I made bold to say that the awareness of the people of these powers and effective exercise of them is the true definition of true citizenship. I further submit that anyone, who is not aware and equipped to effectively exercise the foregoing powers in a state, is not a citizen, irrespective of what the opening of a national broadcast, ‘fellow Nigerian Citizens’ suggests.  I hope we know that one of the synonyms of the word, ‘fellow’ is the word, ‘equal.’  Imagine if you and I are equal with the man or woman voicing the common social cliché, ‘fellow Nigerian Citizens.’ If you dare believe in your equality, social status and reality will soon jolt into seeing the full picture.

Now, due to lack of proper social and political education, the majority of our people do not understand the dynamics of power, including the ones they seek. Therefore they are not strategic in their noble pursuit of political, social and economic powers. They approach their agitations either by putting their collective destiny in the hands of a social messiah, often christened, social crusader or they go out in raw anger. The latter was the approach during the June 12 Annulment, where hundreds lost their lives and yet the election remained annulled.

I submit here that in the agitation for ‘power to the people,’ we must take into consideration the conclusion of Montesquieu that ‘power does not shift except for superior power.’ Montesquieu’s apt postulation brings us to the conclusion that the whole essence of social contract is to enable the people to retain superior power. We all know that social contract, which creates a legitimate and formidable platform for the pursuits of the three kinds of powers, enumerated above, ‘implies that the people give up sovereignty to a government or other authority in order to receive or maintain social order through the rule of law.’ Social contract operates to ensure no entity (government or other authorities) is as powerful and effective as the people. Therefore the idea behind the social contract is that people in a bid to retain power, decided to give their collective powers to the government at the inception of the State.

The thinking was that the power was weak and useless in the hands of one person, but becomes a weapon to the people’s advantage when it is collectively deposited in the hands of the government in a modern State structure. It is important to note that the power surrendered to government is a double-edge sword. It makes alive and kills! Until it is able to make alive and kill when necessary, it is not in the best interest of the people. It will only protect the best interest of a few, who benefit from this big loophole of one-edge-sword power dynamics. They recognize their power to vote in and vote out their leaders. They understand the meaning of representative government. In the final analysis the people surrendered their powers to the government and yet retained it.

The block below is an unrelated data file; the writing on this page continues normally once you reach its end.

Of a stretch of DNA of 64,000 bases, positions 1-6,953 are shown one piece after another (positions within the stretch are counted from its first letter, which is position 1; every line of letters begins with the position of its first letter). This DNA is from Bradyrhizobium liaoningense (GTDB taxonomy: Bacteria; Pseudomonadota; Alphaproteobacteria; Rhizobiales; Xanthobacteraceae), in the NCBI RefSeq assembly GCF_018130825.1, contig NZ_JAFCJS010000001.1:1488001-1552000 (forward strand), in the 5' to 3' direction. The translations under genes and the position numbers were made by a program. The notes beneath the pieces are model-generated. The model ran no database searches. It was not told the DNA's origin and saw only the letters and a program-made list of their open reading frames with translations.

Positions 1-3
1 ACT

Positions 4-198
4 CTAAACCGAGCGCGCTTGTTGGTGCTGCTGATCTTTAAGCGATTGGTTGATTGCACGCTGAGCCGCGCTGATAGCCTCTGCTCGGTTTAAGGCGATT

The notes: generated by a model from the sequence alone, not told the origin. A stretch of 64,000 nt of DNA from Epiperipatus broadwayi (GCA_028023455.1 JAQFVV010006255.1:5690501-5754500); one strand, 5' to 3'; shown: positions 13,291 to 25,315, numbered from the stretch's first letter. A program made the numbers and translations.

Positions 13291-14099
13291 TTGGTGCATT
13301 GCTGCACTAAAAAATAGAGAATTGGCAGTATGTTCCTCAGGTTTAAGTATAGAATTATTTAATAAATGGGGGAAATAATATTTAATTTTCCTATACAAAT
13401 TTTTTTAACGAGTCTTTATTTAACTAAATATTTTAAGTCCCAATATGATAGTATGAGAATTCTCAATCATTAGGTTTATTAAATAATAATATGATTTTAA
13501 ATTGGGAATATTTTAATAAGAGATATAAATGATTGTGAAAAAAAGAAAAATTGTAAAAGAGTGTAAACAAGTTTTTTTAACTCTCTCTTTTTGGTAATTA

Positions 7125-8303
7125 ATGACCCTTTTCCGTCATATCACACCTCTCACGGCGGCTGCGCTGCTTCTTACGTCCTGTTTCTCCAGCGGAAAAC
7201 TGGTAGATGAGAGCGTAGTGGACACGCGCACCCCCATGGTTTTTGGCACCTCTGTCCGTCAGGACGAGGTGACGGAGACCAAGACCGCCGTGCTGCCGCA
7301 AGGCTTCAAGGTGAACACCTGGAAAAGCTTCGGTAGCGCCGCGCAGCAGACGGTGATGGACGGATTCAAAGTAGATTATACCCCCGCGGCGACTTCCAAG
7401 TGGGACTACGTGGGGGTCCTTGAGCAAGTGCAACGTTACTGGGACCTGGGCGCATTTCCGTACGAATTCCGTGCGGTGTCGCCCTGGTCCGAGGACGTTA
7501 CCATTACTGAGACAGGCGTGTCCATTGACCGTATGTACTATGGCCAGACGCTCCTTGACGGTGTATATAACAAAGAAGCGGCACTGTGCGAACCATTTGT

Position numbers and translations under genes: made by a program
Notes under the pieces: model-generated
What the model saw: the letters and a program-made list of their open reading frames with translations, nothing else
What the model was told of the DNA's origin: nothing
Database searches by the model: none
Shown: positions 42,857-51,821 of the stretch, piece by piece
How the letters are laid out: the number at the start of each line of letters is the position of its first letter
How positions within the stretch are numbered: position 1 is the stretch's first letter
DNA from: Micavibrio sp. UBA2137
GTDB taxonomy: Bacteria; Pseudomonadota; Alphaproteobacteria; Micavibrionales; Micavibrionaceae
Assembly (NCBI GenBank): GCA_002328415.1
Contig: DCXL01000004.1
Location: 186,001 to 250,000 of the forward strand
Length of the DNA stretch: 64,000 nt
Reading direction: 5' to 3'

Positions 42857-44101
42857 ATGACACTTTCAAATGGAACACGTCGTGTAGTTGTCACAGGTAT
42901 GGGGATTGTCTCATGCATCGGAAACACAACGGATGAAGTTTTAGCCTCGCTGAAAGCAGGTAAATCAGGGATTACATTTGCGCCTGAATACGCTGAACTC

They know that governance is not the sole proprietorship of their elected representatives, but a Social Public Liability Company, where all citizens are equal shareholders. Therefore they employ vigilance, which has been called, ‘the price of liberty.’ They keep their eyes on the affairs of the State and demand credible service from their representatives. The people understand the burden, the state, through government is created to carry culminating in a consistent and informed demand that their elected representatives at every level of government live up to the primary aims of government, the welfare and security of the people. They demand a credible agenda from the state on how it plans to meet their welfare and security. Therefore the people’s expectations, measured by the devolution of political, economic and social powers are always before them and are hardly victims of gullibility, otherwise known as blind faith and uninformed reliance on unfounded promises.

The foregoing is an ideal, which only few nations have been able to achieve. I do not think social contract operates in its real sense in Nigeria and most parts of the African continent.  In Africa, the State as represented by government has abandoned or has never taken responsibility for the political, economic and social well-being of the people. The people are used to living without the State playing its roles under the principle of social contract. The people have therefore become their own regulatory bodies. It is a pure but pathetic case of ‘everyone to himself, God for us all.’ Government and governance have lost their meanings to the people.

I think this is the template upon which we should begin our agitation and discussion at the present state of insecurity in our dearly beloved nation.